Walking through “Fusion,” the recent exhibit of modern Latin American paintings at the Art Museum of the Americas, art historian and exhibit curator Adriana Ospina spoke to me about rice.
“In the United States, Cuba and South America, we consume a lot of it,” she said. “Rice in the Americas grew through the influence of Asian immigration in the 19th and twentieth centuries, and now it is just a part of us. No one talks about it, but that cultural influence is always present.”
After centuries of human migration throughout the world, history has long proven that the cross-pollination of coinciding cultures is basically inevitable. When two groups come together, they react by forming a new group built from their combined history and experience. Call it symbiosis, call it obvious, call it anything, but this occurrence is in many ways the engine behind a profusion of anthropological and historical knowledge.
Perhaps most obviously apparent in language, food and religion, this active cultural evolution bubbles beneath the surface of our everyday lives. There are infinite examples around the world, from the consumption of Indian tea in England, to the ever broadening and diversifying reach of the Catholic Church in South America, to the heavy influence of European justice systems on the United States Constitution.
With a focus on Latin American art during the late nineteenth and early 20th centuries, Fusion traces Asian migration to the Americas through art, generating a dialogue on cultural diversity by exploring its resonating effects on specific artists and their ancestors who relocated to the Americas from Japan, China, India and Indonesia. The exhibit enhances our perception of the complex and interwoven tapestry of modern Latin American and Caribbean societies, highlighting the exchange of ideas that this multiculturalism has generated.
In addition to (and aside from) the ambition of its social and cultural mission, it also functions strikingly as an exhibit based purely on the merit of its artistry. An audience can walk through admiring the paintings for their sheer aesthetic splendor, or take away a broader message of the rich and diverse societies of the Americas.
What is most interesting about the paintings on display in the exhibit is perhaps their conspicuous absence of political or social agenda. Many of these paintings are collegial equals of the more prominently known work of their day. The expansive canvases of Manabu Mabe (1924 – 1997), a renowned Japanese-born Brazilian painter, are truly on par with the groundbreaking work of the 1950s and ’60s. His paintings evoke the bravura brushwork of Franz Kline, Willem de Kooning, and even Frank Auerbach, (with a surrealist tang of Dali or Miro), but with a unique expression that weaves a fluid and graceful line amid bursts of color and monochromatic backgrounds, which can be traced to Mabe’s practice of Japanese calligraphy.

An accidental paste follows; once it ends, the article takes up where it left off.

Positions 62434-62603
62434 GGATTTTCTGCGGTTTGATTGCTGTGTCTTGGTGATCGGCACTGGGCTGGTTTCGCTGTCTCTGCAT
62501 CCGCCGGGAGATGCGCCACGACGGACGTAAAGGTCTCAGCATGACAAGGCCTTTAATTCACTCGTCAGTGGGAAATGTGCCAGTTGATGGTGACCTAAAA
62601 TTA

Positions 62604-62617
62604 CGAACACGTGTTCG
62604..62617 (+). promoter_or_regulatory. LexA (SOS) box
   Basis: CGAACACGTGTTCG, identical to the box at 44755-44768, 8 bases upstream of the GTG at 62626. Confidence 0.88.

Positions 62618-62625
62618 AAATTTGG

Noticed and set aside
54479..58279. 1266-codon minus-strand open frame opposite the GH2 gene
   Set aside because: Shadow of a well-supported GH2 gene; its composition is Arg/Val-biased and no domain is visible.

Mabe, like many great artists (as a few mentioned above), was an immigrant, whose clash with multiple cultural institutions seems to have caused a creative eruption born from a natural inclination to codify environments and experiences. The difference is that Mabe is foremost considered as a Latin American artist in the European tradition, as opposed to an “artist,” unburdened by a genealogical addendum.
As Michele Greet, a Ph.D. in Modern Latin American Art, writes, “The tendency… has been to isolate Latin America as a geo-political entity in the conception of exhibitions, university courses, and scholarly texts… Studies of Latin American art thus tend to explain images produced in this region as motivated by a desire to promote an ‘authentic’ national or cultural identity and avoid in-depth consideration of migration, mixed racial heritage, and global interchange…”
She goes on to write that our understanding of this art is a “part of a global network of artists and ideas, rather than an isolated development,” for that is precisely what art in the modern era is. On the whole, modern art is not an overtly political vessel. It is a venue for exploration, analysis and interpretation that simultaneously sets us apart and brings us together. A work of art does not have to display a political message in order to incite cultural sentiment or political debate.
Communicating this idea so effectively is where Fusion ultimately succeeds. From the influence of Indonesian heritage on Surinamese-born artist Soeki Irodikromo (b. 1945), whose painting of an Indonesian dragon incorporates local motifs of the Surinamese jungle, to the faint connotation of Chinese ancestral veneration in the surreal lithographs of Cuban-born artist Wilfredo Lam (1902 – 1982), this exhibit shows us how our multifaceted pasts effect us as an undercurrent, influencing our lives without taking precedent over our personal progress and collective cultural evolution.
The Organization of American States, the parent organization of the AMA, has long upheld their mission to implement democracy, development, human rights and freedom of expression throughout the Americas, promoting the benefits of immigration and offering positive, enriching examples through community outreach, political discourse and, with the AMA, through art.
“Fusion,” as much as an art exhibit can, fulfills this mission.
And like the spread of rice throughout the Americas by way of Japan, most of us can agree that it is quite a good thing.